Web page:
Circulating tumor cells (CTCs) are shed by the solid tumor into the bloodstream. Consistently, single-cell sequencing of CTCs is a powerful tool to further decipher tumor spatiotemporal heterogeneity, plasticity and to identify new pharmacological targets influencing clinical outcome and response to treatment. The aim is to validate an original workflow allowing the isolation at the single-cell level of mimicking CTCs without interfering with single-cell RNAseq analysis.
The advances in microfluidic systems and isolation technologies have resulted in the enriched extraction of mimicking CTCs from healthy blood samples. The ClearCell Fx (Biolidics Limited) was used as a label-free microfluidic system for enrichment of wholly intact CTCs, while the cellenONE F1.4 system (Cellenion) was used to isolate single CTCs. The later allowed high-throughput automated isolation and dispensing of single CTCs in 96-well plates. ScRNA libraries were prepared with the NebNext Single Cell/Low Input kit (New England Biolabs).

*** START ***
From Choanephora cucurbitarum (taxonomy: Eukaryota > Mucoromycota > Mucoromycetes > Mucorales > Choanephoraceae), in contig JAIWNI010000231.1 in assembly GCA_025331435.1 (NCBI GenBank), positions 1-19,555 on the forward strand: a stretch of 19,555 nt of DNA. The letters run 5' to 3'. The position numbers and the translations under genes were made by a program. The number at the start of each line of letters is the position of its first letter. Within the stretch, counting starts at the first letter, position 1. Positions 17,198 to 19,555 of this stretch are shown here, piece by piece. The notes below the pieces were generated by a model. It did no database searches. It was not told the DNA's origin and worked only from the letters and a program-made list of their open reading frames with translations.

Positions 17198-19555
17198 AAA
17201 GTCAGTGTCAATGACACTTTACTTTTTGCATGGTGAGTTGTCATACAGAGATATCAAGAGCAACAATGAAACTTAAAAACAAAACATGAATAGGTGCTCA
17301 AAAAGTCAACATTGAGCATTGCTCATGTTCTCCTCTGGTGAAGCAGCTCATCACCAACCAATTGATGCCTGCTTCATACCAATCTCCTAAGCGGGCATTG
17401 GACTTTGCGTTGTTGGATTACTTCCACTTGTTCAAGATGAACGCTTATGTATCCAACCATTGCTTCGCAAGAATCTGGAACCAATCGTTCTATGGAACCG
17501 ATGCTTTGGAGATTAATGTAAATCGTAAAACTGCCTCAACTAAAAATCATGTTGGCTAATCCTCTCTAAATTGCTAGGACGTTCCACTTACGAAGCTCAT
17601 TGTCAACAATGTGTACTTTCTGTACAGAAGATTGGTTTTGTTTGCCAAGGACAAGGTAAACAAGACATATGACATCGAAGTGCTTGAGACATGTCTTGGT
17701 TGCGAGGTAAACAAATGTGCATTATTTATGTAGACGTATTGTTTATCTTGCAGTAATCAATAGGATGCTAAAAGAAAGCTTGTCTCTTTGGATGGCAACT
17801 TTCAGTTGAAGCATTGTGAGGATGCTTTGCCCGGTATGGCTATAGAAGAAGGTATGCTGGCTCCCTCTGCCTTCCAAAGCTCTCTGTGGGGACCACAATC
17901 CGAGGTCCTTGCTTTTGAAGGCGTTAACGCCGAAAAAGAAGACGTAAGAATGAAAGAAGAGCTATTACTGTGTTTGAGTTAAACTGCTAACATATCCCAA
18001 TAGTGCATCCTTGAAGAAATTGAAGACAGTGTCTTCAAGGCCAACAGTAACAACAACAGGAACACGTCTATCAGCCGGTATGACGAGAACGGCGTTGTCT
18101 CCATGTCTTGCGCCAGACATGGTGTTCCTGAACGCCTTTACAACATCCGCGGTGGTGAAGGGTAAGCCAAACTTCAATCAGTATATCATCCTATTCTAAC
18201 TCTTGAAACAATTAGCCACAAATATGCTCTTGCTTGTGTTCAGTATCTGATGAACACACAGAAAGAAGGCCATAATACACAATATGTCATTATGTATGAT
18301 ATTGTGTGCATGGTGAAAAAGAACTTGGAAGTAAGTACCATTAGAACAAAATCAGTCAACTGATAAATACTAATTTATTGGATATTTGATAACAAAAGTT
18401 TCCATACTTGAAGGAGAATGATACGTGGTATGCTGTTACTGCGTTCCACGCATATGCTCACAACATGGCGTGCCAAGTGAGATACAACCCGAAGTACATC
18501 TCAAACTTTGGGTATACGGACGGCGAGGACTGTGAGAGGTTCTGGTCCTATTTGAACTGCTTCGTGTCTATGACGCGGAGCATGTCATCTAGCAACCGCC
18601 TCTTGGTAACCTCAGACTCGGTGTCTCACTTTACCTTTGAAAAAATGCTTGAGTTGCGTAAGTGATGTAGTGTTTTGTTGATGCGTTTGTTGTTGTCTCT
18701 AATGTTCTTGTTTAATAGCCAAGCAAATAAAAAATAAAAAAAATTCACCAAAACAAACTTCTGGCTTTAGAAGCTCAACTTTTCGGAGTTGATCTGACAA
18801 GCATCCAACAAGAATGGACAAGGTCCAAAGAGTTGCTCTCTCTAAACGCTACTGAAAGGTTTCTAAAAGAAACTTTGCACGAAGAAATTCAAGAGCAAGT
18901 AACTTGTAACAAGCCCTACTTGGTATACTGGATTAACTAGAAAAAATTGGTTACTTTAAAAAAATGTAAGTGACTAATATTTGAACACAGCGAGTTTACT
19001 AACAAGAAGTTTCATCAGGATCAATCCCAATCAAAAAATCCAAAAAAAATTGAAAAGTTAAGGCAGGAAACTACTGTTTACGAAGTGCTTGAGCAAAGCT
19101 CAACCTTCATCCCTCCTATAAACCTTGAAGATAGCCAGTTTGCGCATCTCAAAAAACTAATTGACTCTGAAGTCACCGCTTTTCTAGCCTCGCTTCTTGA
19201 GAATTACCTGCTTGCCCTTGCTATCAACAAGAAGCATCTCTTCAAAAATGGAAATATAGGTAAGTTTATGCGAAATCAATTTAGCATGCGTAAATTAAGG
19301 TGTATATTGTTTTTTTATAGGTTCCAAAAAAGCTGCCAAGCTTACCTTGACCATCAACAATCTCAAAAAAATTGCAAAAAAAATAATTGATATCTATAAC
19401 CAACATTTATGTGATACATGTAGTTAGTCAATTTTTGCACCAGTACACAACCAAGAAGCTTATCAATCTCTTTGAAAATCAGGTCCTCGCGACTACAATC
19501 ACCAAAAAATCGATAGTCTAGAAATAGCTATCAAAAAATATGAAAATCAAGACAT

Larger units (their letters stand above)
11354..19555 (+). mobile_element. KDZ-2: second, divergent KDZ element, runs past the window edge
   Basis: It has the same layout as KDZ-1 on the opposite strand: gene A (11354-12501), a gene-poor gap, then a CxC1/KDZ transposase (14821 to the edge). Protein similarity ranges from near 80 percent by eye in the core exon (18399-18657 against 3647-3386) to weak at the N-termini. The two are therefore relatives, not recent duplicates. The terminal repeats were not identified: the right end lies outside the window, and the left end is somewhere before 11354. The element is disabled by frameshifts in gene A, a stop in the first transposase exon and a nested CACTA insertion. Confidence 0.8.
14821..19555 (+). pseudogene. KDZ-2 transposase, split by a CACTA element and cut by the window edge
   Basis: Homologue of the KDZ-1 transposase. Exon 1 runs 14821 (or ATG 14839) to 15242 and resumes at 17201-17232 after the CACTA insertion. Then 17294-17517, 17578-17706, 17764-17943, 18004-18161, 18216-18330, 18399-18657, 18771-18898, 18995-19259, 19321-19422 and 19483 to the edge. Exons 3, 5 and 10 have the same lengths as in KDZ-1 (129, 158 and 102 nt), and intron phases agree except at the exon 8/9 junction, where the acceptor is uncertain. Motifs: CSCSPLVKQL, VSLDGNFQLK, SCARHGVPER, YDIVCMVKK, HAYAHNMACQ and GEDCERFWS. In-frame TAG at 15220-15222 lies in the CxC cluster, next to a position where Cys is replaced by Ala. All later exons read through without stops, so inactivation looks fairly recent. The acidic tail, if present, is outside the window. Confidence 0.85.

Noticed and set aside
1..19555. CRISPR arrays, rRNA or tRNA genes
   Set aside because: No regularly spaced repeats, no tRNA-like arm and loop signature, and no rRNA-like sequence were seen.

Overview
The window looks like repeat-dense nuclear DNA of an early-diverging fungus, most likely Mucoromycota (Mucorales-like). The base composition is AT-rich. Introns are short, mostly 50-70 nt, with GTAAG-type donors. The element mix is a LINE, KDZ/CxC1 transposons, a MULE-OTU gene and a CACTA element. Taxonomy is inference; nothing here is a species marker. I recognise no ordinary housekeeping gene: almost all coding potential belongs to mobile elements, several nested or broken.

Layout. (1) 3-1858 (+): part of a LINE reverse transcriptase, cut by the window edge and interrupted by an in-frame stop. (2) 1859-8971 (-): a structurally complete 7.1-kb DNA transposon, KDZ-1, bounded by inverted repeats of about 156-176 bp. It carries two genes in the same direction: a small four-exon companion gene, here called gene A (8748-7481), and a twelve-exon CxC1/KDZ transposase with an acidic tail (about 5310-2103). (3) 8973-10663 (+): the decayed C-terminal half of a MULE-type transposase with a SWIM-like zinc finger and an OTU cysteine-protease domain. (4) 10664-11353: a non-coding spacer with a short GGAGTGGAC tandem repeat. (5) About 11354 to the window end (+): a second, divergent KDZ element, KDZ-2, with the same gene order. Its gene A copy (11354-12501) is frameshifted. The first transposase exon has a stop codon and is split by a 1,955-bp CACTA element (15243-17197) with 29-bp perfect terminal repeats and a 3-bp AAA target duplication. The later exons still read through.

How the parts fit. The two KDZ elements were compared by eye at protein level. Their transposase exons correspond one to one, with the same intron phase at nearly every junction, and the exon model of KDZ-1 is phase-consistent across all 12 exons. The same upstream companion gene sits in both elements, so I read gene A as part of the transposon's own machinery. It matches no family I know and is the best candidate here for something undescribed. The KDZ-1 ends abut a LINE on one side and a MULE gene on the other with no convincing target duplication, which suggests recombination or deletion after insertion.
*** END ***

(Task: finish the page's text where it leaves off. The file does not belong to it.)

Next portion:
The h-TERT-shp53/RAS HMEC breast cancer cell line was used as mimicking-CTC cell line to evaluate transcriptomic changes. We compared the transcriptomic profiles at each major step: (1) directly after trypsinization, (2) after spiking in whole blood and enrichment with the ClearCell Fx device, (3) after isolation with the cellenONE instrument in bulk of 200 cells and at the single-cell level. The preparation of the scRNAseq library was successful in over 90% of cases at the single-cell level and 100% for bulk samples. Minor effects of the enrichment and isolation methodology were observed at the single-cell level on the transcriptomic profiles. The quality of the libraries and the sequencing provided reliable scRNAseq analyses.
This protocol could be further improved by adding a pre-selection of CTCs based on negative sorting, using a fluorescent anti-CD45 immune labelling exclusion. Such knowledge of single-cell biology may lead to the development of specific therapies to limit tumor progression and seeding of tumoral cells into secondary healthy organs by blocking newly identified targets.
Clinical trial identification
Legal entity responsible for the study
New England Biolabs.
All authors have declared no conflicts of interest.